As a collector, I can say in all honesty that I never know what type of art will attract my attention. Lately, I am mostly drawn to abstract works rather than those that are representational. When the 2014 Cape Dorset Annual Print Collection was released (the highpoint of the year for collectors of Inuit prints) I surprised myself by choosing four works by three artists that each, in its own unique way, portrays the Arctic in the 21st century. The theme of scenes from daily life has been a mainstay of Inuit creativity. Inuit customs have long been a subject for Northern Native artists but often representations depicted life as it was lived on the land in the past. Though many things have changed in the Arctic, the forces of Nature are a constant and remain a part of the contemporary Inuit experience that is also reflected in art. Annie Pootoogook led the way in creating works that reveal Inuit life today rather than the world of her parents and grandparents and other artists of her generation, such as Shuvinai Ashoona, Kudluajuk Ashoona and Cee Pootoogook, continue to approach the subject with new insights. Although the ages of these artists range from late forties to early and late fifties, they are among those regarded as the “third wave” of Inuit graphic artists and the first generation to deal with contemporary life in their art.
Head Pull by Shuvinai Ashoona, lithoaph on Arches Cover White paper; Printer: Nujalia Quvianaqtuliaq, 42/50, Inuit, Cape Dorset, 16.5” x 26”, Cape Dorset Annual Print Collection # 33 (2014). Collection of E. J. Guarino
From the first time I saw examples of Shuvinai Ashoona’s art I was immediately intrigued and over the years I have acquired many of her prints and drawings. I have never been disappointed because the artist’s unique perspective always yields surprises. Some of her works resemble a mix of Rube Goldberg and the surreal; others are filled with her own bizarre and very personal symbols. Often displaying a dark sense of humor, even Shuvinai Ashoona’s more representational pieces have a touch of the surreal, often tinged with nostalgia and an obsession with detail. Head Pull is one of the artist’s representational images but Shuvinai, as most gallerists and collectors refer to her, adds a touch of surrealism, humor, nostalgia and obsessiveness to the mix.
The head pull is an actual Inuit athletic event that was played during the long, dark Arctic winters. It was one of a series of games and activities that helped Inuit people remain fit but it also afforded entertainment and drew people together. Traditionally a sport for men, the head pull involves two competitors lying belly down, face to face with a line between them. A canvas loop (in modern times a leather thong, belt or elastic band) is placed around the men’s heads just above their ears. The two players then rise to a push up position with only their hands and the tips of their toes touching the ground or floor. Pulling back with their heads and bracing themselves with their hands and feet, they attempt to pull their opponent over the center line, get him to lower his head so the loop comes off or cause his body to touch the ground. The game is still played today as part of the Arctic Winter Games held every two years.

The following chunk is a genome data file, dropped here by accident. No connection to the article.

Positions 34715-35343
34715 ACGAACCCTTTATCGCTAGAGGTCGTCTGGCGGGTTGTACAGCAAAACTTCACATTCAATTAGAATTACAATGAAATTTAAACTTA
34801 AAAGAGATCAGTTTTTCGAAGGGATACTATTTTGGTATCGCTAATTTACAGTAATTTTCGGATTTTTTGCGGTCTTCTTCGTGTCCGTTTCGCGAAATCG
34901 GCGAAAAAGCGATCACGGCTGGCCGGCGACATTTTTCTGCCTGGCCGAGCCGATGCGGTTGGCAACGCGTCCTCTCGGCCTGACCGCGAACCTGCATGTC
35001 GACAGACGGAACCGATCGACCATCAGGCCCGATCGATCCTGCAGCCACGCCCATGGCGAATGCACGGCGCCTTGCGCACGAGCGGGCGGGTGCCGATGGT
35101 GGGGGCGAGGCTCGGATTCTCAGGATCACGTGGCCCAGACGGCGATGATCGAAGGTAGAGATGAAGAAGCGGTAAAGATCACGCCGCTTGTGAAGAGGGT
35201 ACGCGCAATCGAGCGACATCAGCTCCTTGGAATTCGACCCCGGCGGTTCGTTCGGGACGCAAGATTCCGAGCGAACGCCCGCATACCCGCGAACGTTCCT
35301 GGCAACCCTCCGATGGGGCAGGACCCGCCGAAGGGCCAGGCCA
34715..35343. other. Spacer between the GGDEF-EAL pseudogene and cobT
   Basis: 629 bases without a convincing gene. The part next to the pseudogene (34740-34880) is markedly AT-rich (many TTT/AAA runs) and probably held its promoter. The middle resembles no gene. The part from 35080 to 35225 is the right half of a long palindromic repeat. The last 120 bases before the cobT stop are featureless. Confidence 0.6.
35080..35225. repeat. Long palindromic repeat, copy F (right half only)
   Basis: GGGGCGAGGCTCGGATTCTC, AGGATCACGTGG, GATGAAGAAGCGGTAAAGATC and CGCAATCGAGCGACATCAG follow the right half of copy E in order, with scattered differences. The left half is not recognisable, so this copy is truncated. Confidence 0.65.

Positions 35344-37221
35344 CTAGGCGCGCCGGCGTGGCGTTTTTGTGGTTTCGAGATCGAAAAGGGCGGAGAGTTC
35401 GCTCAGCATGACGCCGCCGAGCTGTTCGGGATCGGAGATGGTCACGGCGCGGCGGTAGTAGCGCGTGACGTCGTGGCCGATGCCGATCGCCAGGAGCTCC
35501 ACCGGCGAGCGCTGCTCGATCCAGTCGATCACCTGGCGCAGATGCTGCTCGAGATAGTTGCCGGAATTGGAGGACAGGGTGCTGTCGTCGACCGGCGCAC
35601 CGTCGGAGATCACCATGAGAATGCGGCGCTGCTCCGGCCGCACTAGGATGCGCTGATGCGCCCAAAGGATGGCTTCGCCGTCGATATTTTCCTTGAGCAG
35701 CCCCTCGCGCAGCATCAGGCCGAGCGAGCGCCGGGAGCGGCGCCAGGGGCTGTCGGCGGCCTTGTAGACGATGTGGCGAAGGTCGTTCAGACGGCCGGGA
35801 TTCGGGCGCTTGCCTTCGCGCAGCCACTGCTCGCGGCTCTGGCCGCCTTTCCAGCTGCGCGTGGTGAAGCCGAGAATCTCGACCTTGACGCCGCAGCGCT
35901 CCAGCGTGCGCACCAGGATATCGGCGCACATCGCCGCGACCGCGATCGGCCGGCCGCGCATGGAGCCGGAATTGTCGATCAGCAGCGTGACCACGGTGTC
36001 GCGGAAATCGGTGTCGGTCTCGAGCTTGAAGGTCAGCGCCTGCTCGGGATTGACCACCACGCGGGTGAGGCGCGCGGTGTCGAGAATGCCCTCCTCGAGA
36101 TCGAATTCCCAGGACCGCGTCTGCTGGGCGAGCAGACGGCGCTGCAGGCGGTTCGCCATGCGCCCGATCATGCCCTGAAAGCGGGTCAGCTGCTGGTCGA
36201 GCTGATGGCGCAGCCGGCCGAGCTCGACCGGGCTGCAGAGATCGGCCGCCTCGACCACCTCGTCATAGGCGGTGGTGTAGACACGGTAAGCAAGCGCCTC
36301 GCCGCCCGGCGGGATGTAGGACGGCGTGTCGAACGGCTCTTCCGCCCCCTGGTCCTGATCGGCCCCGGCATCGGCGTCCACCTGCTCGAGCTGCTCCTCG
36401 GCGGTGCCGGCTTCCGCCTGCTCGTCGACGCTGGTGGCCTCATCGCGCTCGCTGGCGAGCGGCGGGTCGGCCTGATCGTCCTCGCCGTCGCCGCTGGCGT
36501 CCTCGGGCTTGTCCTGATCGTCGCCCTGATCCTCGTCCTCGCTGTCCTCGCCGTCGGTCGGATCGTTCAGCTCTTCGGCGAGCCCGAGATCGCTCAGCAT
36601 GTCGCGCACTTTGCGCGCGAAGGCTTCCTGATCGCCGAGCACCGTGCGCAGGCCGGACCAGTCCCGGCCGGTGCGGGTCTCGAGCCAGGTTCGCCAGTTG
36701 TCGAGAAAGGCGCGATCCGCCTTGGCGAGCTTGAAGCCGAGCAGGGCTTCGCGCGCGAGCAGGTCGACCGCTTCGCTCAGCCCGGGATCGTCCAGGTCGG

Shuvinai shows us this athletic event from her idiosyncratic point of view. There is no other Inuit artist quite like her. At first, the image appears to be simply a realistic rendering of a particular event. However, a closer reading reveals much more. The viewer’s attention is immediately caught by the two shirtless male figures dressed identically, except one man is wearing light red socks and the other gold socks. These two colors are repeated in many of the stones that divide the page diagonally, visually indicating that the two men are, literally, on opposite sides. It is another example of Shuvinai’s wry sense of humor. There are more red stones than gold ones, leaving us to wonder if the artist is slyly suggesting the winner of the match.
The print’s many rocks and stones have been produced with an almost manic attention to detail; even the smallest pebbles are finely delineated. Such artistic meticulousness combines with the artist’s use of a soft color palette to create a somewhat surrealistic and nostalgic tone. Although the head pull is still part of Inuit culture, Shuvinai is acutely aware that it must compete with introduced sports as well as the Internet, TV, electronic games and other contemporary distractions. As a work of art, Head Pull appears to be a realistic work but it is, in fact, subtly non-realistic.
Snapshot by Kudluajuk Ashoona, lithograph on BFK Rives White paper; Printer: Niveaksie Quvianaqtuliaq, 42/50, Inuit, Cape Dorset, 20” x 26”, Cape Dorset Annual Print Collection #6 (2014). Collection of E. J. Guarino
Because she only seriously started to create art about four years ago, I was totally unaware of Kudluajuk Ashoona’s work until I saw a preview of the 2014 Annual Cape Dorset Print Collection in August of that year. (The collection is released each October.) Snapshot and Northern Exposure, two lithographs that are highly detailed figurative works, immediately caught my eye. Although she is a relative newcomer to the Cape Dorset graphic arts program, Kudluajuk has a distinctive style that is visually bold. In an interesting reversal of roles, it was the artist’s daughter, also a graphic artist, who inspired her mother to draw. At the time, Kudluajuk was in her early fifties.